Opinion

This Year at AIPAC, Unquestioning Support for Trump and Netanyahu Can’t Be an Option

Are traditional pro-Israel voices really willing to voice the American Jewish community’s opposition to the attack on liberal, democratic values underway in both Israel and the U.S.?

President Donald Trump escorts Israeli Prime Minister Benjamin Netanyahu into the White House in Washington, Wednesday, Feb. 15, 2017.
Evan Vucci/AP

This weekend, thousands of pro-Israel activists head to Washington for AIPAC’s annual Policy Conference just weeks after J Street’s national gathering.

These and other major American Jewish conventions this month come at a challenging moment for pro-Israel Americans reckoning with the meaning of political trends in Israel and the United States for relations between the two countries and their Jewish communities.

In the United States, an overwhelming majority of Jewish Americans oppose the new Trump administration and the threat it poses to values our community holds most dear like tolerance, equality and social justice.

When it comes to Israel, American Jews are growing increasingly concerned with Israeli government policies that undermine the chances of a two-state solution, threaten the underpinnings of Israeli democracy and challenge the very nature of the Judaism most of us practice.

In the face of these trends, traditional leaders of organized American Jewry face a difficult dilemma. On the one hand, faithful representation of their constituency’s views demands vocal opposition to much of the agenda of the governments in power. On the other, they have built substantial membership and power by maintaining unquestioning support of Israeli government policy and fostering friendly working relationships with those in power in Washington.

At the heart of the tension facing traditional Israel advocacy organizations is whether they accurately represent the American Jewish community when they mute criticism of the Trump administration’s agenda because it aligns politically with the sitting government of Israel. Even more challengingly, how do they maintain that silence if the new administration’s politics is enabling a rising wave of anti-Semitism?

A further challenge to the establishment comes on the question of what it means to be pro-Israel. For the first time in decades, the U.S. commitment to a two-state solution as the only means to resolve the Israeli-Palestinian conflict has been put in doubt. President Trump has declared that he is open to either a “one-state or two-state” outcome.

This week, former Mossad director Tamir Pardo reminded us what Israel’s security establishment has long understood: that the true existential threat that Israel faces is a failure to resolve the Israeli-Palestinian conflict through territorial separation into two states. 

Israel’s security experts regard “one state” as an existential threat to Israel. So why were traditional pro-Israel lobbyists silent as the Senate narrowly voted to confirm an American ambassador to Israel who not only opposes the two-state solution but has actively raised funds for the settlement enterprise that aims to prevent it?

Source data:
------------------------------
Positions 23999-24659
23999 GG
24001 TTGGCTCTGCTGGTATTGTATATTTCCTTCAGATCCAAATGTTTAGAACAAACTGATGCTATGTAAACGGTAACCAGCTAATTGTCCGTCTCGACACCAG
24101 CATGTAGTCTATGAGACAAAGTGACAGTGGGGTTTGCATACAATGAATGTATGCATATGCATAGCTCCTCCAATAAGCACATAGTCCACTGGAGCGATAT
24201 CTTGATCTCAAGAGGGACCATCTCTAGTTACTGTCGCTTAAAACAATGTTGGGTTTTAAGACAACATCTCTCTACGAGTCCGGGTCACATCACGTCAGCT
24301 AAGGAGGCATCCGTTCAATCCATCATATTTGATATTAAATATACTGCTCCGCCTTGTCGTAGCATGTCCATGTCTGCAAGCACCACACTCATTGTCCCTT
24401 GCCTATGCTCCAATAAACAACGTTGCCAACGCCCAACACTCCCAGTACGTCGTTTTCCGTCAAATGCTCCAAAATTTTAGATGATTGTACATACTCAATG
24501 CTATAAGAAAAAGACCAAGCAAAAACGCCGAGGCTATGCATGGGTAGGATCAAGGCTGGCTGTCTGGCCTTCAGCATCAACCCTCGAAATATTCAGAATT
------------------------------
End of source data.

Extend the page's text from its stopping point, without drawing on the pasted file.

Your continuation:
Over in the House of Representatives, a letter to the president has urged the administration to reiterate long-standing bipartisan support for the two-state solution. Authored by Representatives Price and Connolly, it has gathered nearly 200 signatures. But where was the support of the traditional pro-Israel lobbyists?

In Israel, recent laws passed by the Knesset – whether to ban opponents of the settlements from entering the country, to allow the illegal seizure of private Palestinian land for settlements or to make it harder for liberal groups to raise funds abroad – are all wildly out of step with the views and values of Jewish Americans.

These developments – here in the U.S. and in Israel – make this a moment of serious reckoning for pro-Israel Americans as they consider how they wish to be represented in the great political, policy and communal debates of our generation.

Shared liberal and democratic values that form the basis of the special relationship between the U.S. and Israel are under increasing threat in both countries. Are the traditional pro-Israel voices ready to speak out in their defense?

Is it appropriate to stand silently by and express unquestioning support for Israeli policy? Is it good for the Jewish community and the U.S.-Israel relationship when our leaders remain silent about threats to our own democracy, simply because the source of the threats claims to be pro-Israel?

The short answer is no.

This moment is too important, the threats too serious, the stakes too high – in Israel and the United States – for business as usual. 

We have entered a different and dangerous political era. At this moment of real challenge to our future, we need leaders who are looking out for our interests and goals, upholding our basic values, and willing to oppose and confront those leading us down dark paths.

Israel’s future and the long-term health of the U.S.-Israel relationship hang in the balance. No segment of the pro-Israel community can afford to remain silent.  

Jeremy Ben-Ami is the President of J Street.